A necessary (but not sufficient) condition for igniting a discharge in a gas subjected to an electric field is that each free electron generates at least one other free electron before recombining and being lost to the discharge. The free electron density can then increase until reaching some limiting value. This phenomena is known as "Townsend Avalanche". One measure of the breakdown strength of a gas is the probability per unit path length that an electron will produce another free electron. This probability coefficient is a function of the electric field strength, the type of gas, and the gas density; therefore it is known that for electric field strengths and fill pressures typically used in an electrodeless lamp, argon has a higher probability coefficient than xenon. The probability coefficient for a mixture of gases should be, using conventional wisdom, something intermediate the values for each gas separately.

Thus, relying on the teachings of the prior art, one would expect that for each gas, the number of ionizing collisions should be proportional to the number of gas atoms and that the probability coefficient should vary linearly with gas mixture composition. For example, a mixture dominated by xenon should have breakdown characteristics similar to pure xenon and should show a gradual decline in breakdown strength as argon is added.

In accordance with the present invention, and surprisingly, an unexpectedly small addition of argon causes a disproportionately large reduction in breakdown strength in the sulfur/selenium/xenon bulb fill and allows more reliable and effective starting and quicker restrikes without a significant impact on efficacy. This highly advantageous result is not to be expected from study of the prior art.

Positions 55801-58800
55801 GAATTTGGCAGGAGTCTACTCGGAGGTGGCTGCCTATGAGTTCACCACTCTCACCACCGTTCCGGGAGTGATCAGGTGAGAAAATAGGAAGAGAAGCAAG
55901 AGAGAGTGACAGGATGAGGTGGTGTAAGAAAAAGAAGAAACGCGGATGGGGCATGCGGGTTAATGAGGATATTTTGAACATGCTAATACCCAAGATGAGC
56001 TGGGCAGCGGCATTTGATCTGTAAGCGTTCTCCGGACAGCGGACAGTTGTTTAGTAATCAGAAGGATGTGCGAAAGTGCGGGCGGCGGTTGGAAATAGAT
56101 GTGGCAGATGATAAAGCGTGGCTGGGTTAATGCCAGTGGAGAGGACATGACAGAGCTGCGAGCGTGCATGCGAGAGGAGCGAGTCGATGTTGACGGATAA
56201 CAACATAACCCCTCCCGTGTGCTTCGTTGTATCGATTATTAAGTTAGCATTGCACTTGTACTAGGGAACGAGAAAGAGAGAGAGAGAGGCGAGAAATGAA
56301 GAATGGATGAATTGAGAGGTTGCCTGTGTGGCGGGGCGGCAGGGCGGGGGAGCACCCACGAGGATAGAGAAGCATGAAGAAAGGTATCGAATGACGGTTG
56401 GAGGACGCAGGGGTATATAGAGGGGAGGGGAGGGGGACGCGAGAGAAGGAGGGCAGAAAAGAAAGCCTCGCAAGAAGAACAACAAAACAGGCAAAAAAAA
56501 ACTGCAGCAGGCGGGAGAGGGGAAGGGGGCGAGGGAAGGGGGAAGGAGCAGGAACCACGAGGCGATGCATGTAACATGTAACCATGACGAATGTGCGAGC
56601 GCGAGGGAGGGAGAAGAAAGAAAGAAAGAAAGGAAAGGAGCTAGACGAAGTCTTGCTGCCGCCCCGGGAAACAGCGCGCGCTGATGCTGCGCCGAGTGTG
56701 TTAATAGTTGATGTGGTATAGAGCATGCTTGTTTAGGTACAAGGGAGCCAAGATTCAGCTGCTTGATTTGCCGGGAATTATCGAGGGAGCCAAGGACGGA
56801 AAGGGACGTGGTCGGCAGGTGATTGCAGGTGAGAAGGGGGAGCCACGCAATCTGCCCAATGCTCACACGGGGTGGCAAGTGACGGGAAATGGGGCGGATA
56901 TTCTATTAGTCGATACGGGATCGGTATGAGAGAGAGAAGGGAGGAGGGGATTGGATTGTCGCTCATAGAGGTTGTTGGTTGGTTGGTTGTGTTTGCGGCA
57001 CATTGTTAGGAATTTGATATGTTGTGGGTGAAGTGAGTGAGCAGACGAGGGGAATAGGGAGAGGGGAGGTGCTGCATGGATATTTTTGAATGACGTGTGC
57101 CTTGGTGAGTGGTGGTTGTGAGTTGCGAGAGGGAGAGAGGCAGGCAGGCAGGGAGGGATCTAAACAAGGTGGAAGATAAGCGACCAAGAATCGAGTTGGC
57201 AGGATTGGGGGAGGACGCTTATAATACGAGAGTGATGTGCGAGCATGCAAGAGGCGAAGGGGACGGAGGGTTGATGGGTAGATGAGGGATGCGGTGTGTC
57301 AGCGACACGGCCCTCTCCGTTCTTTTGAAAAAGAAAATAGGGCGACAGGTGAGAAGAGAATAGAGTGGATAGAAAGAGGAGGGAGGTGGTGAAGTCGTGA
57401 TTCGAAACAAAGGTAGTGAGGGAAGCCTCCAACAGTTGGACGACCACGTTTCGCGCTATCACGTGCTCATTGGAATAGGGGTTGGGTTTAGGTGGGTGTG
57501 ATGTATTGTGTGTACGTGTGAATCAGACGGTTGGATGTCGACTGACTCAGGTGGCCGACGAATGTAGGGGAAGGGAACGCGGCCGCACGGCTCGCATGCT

Exemplary fill mixtures of xenon and argon include a broad range of selected quantities of xenon gas and argon gas. In the preferred embodiment, about 5 torr of argon is used with a selected fill pressure of xenon (e.g., a partial pressure of 100 torr or more) to provide both high reliability and high efficacy.

According to one embodiment of the present invention, more rapid and reliable ignition in the bulb 10 of FIG. 1 is accomplished by providing a fill within the bulb 10 including a first fill component (e.g., sulfur, selenium, or a mixture of sulfur and selenium), a second fill component (preferably xenon gas) at a selected fill pressure and a third component (preferably argon gas) at a selected fill pressure significantly less than the fill pressure of the second fill component. As noted above, the fill may also includes a trace amount of a radioactive material, krypton-85, typically about 0.1 micro curies.

Ferro-resonant power supplies produce higher peak powers which are useful in lamp starting. Switching power supplies are less expensive, smaller and lighter but do not provide the high peak power output. The use of a switching power supply exacerbates problems with starting and restriking since lamps are typically more difficult to start at lower voltages. Thus, the improved starting and restriking characteristics of the fill of the present invention is especially well suited for use in lamps having modern switching power supplies.

For illustration and comparison purposes, Tables 1-3 below list starting data for various embodiments of the invention. In each case, the same test bed was used. The bulb included a mixture of sulfur and selenium is provided in the same amount to provide a desirable color characteristic. The test bed included a switching power supply operating with a line voltage of 208V. Each bulb was energized by the source and the number of starts was recorded for the indicated quantity of bulbs. A given bulb is considered to start reliably if successful ignition was observed in every attempt for a selected number (usually five to ten) of attempts.